On the afternoon of December 30, 1903, the Iroquois Theatre in Chicago, Illinois caught fire and claimed the lives of an estimated six hundred two spectators, the majority of whom were women and children enjoying an outing together over Christmas vacation.
With such a large loss of life, all of Chicago was affected and the catastrophe served as an astonishing wake- up call to theatre houses worldwide. Families were torn apart – some completely destroyed- and others left with the gnawing question of what really happened to their loved ones that afternoon, unable to find or identify their bodies.
That week the “wheeled traffic seemed devoted to the transportation of flowers to homes with black crepe on their doors” (Hatch 132) and cemeteries became so full that families had to be buried together for lack of room. The Iroquois Theatre fire claimed more lives than that of the Chicago fire thirty-two years earlier and was one of Chicago’s most devastating of tragedies.
Said to be absolutely fireproof, the theatre fell short of its promise due to corruption and the cutting of corners to save expenses. Though “built of steel, brick, and concrete, materials considered to be impervious to fire, the theatre and its furnishings represented an investment of $1.1 million.” (Hatch 8) With its extreme excess of heavy and flammable drapery, as well as its extensive use of interior wood trim, unfinished fire escapes, and hidden exits, the theatre was in reality a colossal death trap.
That December afternoon the Iroquois exceeded its seating capacity and in the standing room alone there was over an estimated 200 spectators. Even with over 1,840 spectators in total, the theatre continued selling tickets to make up for low-ticket sales from the previous week.
So with a drastically full house, the Iroquois’s production of “Mr. Bluebeard” began at two o’clock and the ushers promptly locked and bolted the theatre doors. This was so that spectators in the low-cost seats could not sneak their way into the more lavish seating, but this detention proved to be a deadly mistake.
By three fifteen, the second act of the production was under way when a stage hand “neglected to completely retract the ‘right stage’ reflector,” a twenty foot long metal reflector which contained brightly colored light bulbs used in many scenes, “leaving it slightly extended.” (Hatch 73)
No one seemed to notice this error and the show continued until a spotlight sparked fire and began to spread to the drapery. When stagehands were unable to extinguish the flames and members of the audience were beginning to notice the backstage commotion, the asbestos curtain, made of “a fibrous mineral that is chemically inert with heat resistant properties” (Asbestos n. pag) was ordered to drop.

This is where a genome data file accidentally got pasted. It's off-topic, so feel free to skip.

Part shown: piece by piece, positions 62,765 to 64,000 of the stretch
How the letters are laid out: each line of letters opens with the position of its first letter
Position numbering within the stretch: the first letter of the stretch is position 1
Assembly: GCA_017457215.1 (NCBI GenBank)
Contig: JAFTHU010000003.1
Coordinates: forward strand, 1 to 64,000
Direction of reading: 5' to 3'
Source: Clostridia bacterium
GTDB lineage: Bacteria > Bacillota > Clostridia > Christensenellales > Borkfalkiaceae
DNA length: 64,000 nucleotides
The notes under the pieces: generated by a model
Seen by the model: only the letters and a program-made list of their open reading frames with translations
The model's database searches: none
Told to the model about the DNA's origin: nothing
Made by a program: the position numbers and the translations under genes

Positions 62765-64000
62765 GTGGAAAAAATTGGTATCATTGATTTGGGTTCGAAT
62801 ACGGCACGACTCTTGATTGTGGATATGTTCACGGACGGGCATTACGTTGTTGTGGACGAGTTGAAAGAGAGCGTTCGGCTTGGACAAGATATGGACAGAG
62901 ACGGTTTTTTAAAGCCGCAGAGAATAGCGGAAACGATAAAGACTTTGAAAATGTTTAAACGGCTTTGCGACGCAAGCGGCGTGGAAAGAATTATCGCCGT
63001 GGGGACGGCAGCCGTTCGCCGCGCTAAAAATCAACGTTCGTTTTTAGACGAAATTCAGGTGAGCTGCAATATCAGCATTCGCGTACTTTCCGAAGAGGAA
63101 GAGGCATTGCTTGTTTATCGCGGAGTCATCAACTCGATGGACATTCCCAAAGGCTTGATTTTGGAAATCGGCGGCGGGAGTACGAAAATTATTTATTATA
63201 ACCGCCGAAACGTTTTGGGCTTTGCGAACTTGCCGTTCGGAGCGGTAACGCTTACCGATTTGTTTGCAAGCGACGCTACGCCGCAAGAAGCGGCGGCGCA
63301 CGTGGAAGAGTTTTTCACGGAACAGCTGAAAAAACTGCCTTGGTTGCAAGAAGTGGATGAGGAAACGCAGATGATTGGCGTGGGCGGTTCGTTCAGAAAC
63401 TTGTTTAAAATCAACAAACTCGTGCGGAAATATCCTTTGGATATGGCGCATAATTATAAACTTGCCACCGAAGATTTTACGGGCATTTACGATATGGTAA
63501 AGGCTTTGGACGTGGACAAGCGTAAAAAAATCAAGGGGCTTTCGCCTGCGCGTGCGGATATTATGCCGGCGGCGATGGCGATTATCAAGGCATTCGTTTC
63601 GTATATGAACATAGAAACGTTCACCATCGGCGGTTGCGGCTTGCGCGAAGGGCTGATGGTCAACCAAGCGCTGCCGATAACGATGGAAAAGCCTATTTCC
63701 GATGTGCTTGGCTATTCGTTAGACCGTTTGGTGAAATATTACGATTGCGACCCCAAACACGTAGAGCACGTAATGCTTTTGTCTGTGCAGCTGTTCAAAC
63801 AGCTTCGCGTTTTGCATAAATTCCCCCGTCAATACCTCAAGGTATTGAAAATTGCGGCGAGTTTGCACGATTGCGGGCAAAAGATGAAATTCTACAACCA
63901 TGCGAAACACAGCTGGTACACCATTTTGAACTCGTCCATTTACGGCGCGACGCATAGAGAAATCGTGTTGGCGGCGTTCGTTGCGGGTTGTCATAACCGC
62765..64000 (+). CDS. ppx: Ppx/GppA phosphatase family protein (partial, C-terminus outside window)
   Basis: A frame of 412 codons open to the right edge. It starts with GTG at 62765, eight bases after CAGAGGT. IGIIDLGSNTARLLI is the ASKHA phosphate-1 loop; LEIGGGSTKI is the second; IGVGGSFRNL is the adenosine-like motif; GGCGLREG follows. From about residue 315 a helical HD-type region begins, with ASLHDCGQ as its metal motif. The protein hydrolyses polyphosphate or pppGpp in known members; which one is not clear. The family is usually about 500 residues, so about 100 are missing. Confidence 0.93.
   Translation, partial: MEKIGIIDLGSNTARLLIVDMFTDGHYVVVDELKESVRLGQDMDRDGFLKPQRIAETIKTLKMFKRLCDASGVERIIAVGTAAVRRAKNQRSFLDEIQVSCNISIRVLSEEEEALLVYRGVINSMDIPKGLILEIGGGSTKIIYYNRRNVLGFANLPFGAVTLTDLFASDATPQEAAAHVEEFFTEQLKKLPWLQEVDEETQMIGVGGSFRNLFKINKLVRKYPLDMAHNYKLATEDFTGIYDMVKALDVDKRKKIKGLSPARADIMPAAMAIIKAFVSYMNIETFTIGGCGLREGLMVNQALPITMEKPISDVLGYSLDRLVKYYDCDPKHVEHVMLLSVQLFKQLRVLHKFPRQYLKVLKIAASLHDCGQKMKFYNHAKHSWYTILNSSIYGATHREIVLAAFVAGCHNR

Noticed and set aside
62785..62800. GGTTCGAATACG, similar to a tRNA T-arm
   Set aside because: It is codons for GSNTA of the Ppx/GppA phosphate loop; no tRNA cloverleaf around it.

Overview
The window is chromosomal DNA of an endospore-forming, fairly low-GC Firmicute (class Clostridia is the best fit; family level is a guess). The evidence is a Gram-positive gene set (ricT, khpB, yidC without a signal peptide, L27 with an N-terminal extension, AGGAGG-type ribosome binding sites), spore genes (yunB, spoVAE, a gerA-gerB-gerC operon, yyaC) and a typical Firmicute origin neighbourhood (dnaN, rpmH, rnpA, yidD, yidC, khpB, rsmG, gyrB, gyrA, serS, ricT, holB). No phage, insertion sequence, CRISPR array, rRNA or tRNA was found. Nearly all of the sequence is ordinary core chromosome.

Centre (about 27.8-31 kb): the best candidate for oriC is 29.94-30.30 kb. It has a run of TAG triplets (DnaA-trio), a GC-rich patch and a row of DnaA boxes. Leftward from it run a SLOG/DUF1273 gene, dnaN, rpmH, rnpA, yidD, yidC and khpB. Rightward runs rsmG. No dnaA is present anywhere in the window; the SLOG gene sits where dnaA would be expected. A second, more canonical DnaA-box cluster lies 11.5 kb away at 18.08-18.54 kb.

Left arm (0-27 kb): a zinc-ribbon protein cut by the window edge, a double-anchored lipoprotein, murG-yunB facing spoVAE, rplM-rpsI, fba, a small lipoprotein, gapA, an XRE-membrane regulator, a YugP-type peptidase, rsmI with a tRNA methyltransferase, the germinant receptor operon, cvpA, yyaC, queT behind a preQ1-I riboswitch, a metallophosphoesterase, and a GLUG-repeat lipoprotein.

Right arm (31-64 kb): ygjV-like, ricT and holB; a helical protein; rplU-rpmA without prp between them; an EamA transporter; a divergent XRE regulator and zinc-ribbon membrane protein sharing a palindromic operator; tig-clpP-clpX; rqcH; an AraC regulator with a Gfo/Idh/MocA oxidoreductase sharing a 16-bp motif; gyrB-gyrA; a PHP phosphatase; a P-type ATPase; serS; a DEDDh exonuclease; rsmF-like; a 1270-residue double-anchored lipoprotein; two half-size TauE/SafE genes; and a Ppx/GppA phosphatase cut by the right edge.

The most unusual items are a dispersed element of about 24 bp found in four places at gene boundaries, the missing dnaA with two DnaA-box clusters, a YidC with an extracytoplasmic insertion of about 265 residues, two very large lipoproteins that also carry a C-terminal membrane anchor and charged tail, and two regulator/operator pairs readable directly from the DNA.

The stage manager in charge of the asbestos curtain was absent at this time and when the stagehands finally figured out how to drop the curtain, the curtain got caught on the right stage reflector less than twenty feet above the stage and was unable to fully lower. The audience went into a state of panic and rushed towards all exits, finding them locked to their dismay. Many were trampled on and crushed to death during the hysteria, and very few were lucky enough to discover the unlabeled exits hidden behind the drapery covering the walls.
The ushers in charge of the gates were unwilling to unlock them and many had even fled their posts. Some members of the audience had even made their way to the theatre’s roof and started their descent down the fire escapes only to discover that they were unfinished, leaving them trapped. Though firemen arrived at the scene within minutes and with plenty of volunteers, they were only able to rescue very few before the situation became too dangerous and they were forced to fall back. Within the span of half an hour, nearly half of the theatre’s audience had either burned to death, were asphyxiated by fumes, crushed to death by those panicking to escape, or had fallen to their deaths from the burning building.
The ensuing court processions uncovered shocking details of negligence and corruption by theatre owners Will J. Davis and Harry Powers, and the countless officials that the two paid off to overlook safety and building hazards during inspection. The disaster brought to attention that countless theatres worldwide were not up to code and were declared unsafe. Many were shutdown, leaving thousands of actors without work and sending them into poverty.
The investigation reported that the theatre “contained installed ventilators that were not in operation, unmarked exits, no fire protection devices such as extinguishers and standpipes, blocked and hidden exits, no installed alarm system, and no automatic sprinklers in the stage area, even though it was a municipal requirement” (Brannigan and Carter n. pag). New laws required “theatre doors to open outward, exits to be clearly marked, fire curtains be made of steel, and that theatre management were required to practice fire drills with all staff” (The Iroquois Theatre Fire).
The Iroquois fire inspired fire safety improvements not only in theatre and playhouses, but also in indoor buildings and structures across the country.
This fire has caused most work environments to change such as having doors that go out, fire extinguishers, one or a few fire escapes, and also fire-proof buildings...particularly.